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Welcome to Ash Class (Reception)

In Ash Class you will find: 

What is happening in Autumn Term?

This will be your first term in Ash Class. We hope that you enjoy it and are looking foward to all the exiciting things we have planned !

We will be doing lots of learning through play and becoming famailir with some of the new expectations and routines within Ash Class. Our learning will include finding out about many exciting mini topics, including; ourselves, our families, our class, as well as, special people, places and events. 

For more details please see our project letter.

We will be reading a range of fiction and non-fiction texts to help us become great story tellers ! 

Our first Pathways to Write story this term will be Peace at Last  . As part of this story we will be exploring the characters, settings and events, as well as looking at some of the story lanauge and vocabulary. 

Look out for us bringing home our own version of this story, complete with actions, for you to help us practise!

Here are some of the rhymes we will be learning about our story; 

Peace At Last


Reading Books 

To begin with, your child will be recieving a sharing book for you to share and read to them. This is an opportunity for them to hear how stories read, engage with book and talk about the characters and events which are happening. Please make sure that you child to your child read at least 3 times a week and complete the reading record with any comments about your child's engagement with the story. We change reading books once a week, however your child's book needs to be in everyday.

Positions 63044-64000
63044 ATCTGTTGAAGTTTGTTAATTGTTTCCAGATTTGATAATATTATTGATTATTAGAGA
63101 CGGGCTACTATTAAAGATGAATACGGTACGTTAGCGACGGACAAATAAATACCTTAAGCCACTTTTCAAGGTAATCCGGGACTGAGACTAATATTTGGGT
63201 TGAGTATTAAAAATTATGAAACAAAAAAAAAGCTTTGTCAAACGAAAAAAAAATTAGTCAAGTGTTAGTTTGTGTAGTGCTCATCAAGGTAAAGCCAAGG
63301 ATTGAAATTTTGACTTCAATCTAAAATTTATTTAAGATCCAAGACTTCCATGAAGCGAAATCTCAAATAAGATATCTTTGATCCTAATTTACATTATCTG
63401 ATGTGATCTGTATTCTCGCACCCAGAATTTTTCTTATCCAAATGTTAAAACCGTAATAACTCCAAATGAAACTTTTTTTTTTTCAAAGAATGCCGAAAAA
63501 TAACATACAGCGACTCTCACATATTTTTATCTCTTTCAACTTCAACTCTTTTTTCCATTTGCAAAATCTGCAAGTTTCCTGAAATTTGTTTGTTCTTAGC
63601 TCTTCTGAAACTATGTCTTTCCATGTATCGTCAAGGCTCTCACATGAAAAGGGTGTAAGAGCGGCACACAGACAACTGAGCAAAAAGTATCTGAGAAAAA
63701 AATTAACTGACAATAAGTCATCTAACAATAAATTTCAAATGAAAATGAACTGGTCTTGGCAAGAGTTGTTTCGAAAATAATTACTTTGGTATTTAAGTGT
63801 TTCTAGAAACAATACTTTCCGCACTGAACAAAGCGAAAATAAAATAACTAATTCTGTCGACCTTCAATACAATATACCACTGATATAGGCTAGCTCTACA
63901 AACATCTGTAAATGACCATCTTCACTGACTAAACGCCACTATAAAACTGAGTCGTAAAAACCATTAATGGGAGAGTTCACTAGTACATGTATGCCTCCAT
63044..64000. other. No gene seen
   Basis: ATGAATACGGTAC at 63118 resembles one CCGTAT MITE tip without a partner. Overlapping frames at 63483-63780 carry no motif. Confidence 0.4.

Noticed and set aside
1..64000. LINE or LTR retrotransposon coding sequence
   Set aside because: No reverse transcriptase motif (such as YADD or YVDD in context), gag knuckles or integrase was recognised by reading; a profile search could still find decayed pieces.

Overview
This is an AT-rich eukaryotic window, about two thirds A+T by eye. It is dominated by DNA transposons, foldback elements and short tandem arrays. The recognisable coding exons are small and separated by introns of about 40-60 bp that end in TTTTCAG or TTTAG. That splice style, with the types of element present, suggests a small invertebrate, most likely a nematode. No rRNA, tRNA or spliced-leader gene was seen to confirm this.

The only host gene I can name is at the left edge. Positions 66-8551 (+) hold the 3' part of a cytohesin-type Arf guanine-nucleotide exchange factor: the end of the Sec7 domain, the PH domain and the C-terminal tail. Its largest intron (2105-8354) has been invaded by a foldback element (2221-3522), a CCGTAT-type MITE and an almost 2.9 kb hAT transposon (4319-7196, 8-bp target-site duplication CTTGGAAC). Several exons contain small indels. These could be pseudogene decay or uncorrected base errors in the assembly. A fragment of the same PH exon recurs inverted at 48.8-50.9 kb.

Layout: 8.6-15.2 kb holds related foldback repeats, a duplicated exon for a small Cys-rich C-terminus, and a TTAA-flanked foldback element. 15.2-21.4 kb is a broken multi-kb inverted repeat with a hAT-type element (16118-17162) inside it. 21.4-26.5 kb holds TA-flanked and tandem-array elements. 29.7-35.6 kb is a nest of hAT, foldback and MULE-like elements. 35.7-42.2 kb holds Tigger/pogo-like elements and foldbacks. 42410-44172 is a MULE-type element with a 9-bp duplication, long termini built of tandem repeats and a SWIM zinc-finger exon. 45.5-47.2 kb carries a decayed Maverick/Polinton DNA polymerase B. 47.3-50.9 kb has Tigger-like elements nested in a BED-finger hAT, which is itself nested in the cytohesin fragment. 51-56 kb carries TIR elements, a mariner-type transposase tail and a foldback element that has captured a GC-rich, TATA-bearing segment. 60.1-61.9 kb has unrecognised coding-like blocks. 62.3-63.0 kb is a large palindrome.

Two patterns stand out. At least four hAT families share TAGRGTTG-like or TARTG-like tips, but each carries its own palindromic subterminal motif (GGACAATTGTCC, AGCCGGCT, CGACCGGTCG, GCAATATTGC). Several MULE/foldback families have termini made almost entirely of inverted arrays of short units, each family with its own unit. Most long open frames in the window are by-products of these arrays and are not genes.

Reading Rockets 

This term the children will also be receiving a Reading Rocket. These are words that the children have to learn by sight. The children will progress up the rockets  once they can confidently read all the words on each rocket. There are Ten rockets to get. Can you get them all?

In school our children are expected to follow our school golden rules:

  1. I do as I am asked the first time
  2. I listen well
  3. I work well with others
  4. I always do the best I can

Children will be awarded PALS points in school when they follow these rules and their names will be added to our weekly newsletter once they reach 20/30/40!

Daily Phonics

We are taught phonics through the “Read Write Inc” structured programme of teaching. To begin with the children are taught in 15-20 minute sessions each day, through games, actions and use of flashcards and magnetic letters, learning how to say the sound (phoneme) for each letter (grapheme) and groups of letters like sh, ch, igh (digraphs and trigraphs). They learn to hear and say the sounds in words like c-a-t by pulling them apart (segmenting) and putting them back together (blending). They will sometimes bring some phonics homework home where they can practice writing the sound they have been learning. These vital skills help them to read words that are phonetically spelt but some words, that cannot be easily decoded, are learnt as ‘tricky words’ such as ‘come’ and ‘the’. These skills are then applied to learning to spell and to write sentences.

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You will be asked to fill in the yellow Reading Record book each time you hear your child read at home or you share their sharing book. For every 10 occasions your child reads at home, and this is recorded in their reading champion’s book, they will receive a certificate and a special mention in the school newsletter.

Please be honest with your comments, if your child had problems with certain words or found the book very difficult, please say so. Perhaps they have mastered the vocabulary but still cannot tell you what the story is about.  Do not be afraid to leave a message to ask us to send home the same book again; this is not a race and moving on too quickly may result in difficulties at a later stage. In the very early stages, it is fine to simply tell your child an unknown word and explain what it means. Do not let your child struggle with trying to sound out words that are not phonetically decodable, for example ‘tricky words’ such as ‘come’ and ‘who’ which cannot be sounded out as c-o-m-e and w-h-o.

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